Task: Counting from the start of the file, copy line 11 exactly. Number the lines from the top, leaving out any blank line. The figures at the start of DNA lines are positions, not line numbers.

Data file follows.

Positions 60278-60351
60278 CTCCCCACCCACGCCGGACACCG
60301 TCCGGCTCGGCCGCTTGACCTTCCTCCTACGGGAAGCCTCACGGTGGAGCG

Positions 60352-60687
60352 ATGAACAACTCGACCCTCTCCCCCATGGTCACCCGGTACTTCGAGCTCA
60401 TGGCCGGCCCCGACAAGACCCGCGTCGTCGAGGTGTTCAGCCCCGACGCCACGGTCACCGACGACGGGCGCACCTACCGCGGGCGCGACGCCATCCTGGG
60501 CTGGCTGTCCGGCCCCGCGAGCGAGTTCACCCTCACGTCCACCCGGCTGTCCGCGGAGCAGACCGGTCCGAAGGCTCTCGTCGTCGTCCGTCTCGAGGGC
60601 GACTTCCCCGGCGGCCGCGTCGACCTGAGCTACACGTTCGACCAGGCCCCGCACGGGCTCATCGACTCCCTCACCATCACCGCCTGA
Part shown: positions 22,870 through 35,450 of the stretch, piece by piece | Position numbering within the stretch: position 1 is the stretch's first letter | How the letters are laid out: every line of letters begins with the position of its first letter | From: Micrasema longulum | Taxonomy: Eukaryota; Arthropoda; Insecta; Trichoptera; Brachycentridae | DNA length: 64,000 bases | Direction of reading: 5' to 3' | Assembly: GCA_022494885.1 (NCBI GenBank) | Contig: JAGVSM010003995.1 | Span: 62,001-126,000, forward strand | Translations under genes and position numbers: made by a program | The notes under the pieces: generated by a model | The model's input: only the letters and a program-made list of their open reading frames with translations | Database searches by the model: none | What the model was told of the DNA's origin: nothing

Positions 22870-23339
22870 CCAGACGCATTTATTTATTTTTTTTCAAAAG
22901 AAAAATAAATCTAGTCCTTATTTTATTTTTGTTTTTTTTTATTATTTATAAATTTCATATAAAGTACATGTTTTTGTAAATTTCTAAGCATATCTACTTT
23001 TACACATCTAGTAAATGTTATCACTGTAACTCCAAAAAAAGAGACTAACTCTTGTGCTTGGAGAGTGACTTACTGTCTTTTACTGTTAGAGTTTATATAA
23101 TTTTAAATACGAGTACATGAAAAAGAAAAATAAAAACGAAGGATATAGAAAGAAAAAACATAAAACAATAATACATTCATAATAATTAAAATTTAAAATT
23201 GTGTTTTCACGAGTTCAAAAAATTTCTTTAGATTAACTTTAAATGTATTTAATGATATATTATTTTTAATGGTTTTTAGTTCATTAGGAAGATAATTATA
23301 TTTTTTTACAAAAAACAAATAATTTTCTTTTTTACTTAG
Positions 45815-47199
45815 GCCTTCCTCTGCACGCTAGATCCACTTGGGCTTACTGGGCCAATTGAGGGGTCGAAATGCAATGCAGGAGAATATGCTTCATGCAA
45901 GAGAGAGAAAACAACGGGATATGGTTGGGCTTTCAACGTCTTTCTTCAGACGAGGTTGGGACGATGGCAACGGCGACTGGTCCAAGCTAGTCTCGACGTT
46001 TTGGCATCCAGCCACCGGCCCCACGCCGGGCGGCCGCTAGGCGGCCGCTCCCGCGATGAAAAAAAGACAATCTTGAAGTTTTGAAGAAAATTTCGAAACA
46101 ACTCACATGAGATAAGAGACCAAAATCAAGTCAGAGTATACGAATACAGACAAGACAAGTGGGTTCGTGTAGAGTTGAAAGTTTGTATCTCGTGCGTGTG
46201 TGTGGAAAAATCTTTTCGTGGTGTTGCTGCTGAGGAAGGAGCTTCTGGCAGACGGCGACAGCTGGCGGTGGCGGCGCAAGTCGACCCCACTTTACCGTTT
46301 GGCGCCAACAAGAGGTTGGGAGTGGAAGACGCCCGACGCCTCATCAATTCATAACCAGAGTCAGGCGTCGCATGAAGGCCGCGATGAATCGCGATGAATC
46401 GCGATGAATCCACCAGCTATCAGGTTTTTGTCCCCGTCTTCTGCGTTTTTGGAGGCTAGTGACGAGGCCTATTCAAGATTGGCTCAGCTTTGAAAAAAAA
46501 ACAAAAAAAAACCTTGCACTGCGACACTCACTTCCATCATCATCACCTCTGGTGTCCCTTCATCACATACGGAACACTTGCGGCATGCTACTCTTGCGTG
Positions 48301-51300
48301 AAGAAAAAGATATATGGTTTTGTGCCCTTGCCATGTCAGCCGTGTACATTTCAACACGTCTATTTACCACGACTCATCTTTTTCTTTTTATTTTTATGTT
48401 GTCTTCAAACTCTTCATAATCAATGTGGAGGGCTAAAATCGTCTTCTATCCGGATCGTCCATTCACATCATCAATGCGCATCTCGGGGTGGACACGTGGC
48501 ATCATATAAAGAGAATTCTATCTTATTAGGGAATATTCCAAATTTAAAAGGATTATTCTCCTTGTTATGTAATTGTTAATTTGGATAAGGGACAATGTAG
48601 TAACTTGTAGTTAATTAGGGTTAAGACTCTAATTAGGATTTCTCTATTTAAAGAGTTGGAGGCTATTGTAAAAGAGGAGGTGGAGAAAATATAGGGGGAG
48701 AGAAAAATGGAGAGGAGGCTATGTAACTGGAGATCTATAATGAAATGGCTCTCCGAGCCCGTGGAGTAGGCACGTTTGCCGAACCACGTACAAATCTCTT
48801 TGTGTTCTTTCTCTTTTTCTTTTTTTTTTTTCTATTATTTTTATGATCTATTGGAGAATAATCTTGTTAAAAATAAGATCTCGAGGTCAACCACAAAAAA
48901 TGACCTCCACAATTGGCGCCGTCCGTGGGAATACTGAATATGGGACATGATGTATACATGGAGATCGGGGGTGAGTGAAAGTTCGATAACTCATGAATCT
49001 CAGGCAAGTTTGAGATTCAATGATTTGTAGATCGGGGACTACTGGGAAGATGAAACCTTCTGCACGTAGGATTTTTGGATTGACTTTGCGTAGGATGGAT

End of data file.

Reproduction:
22870 CCAGACGCATTTATTTATTTTTTTTCAAAAG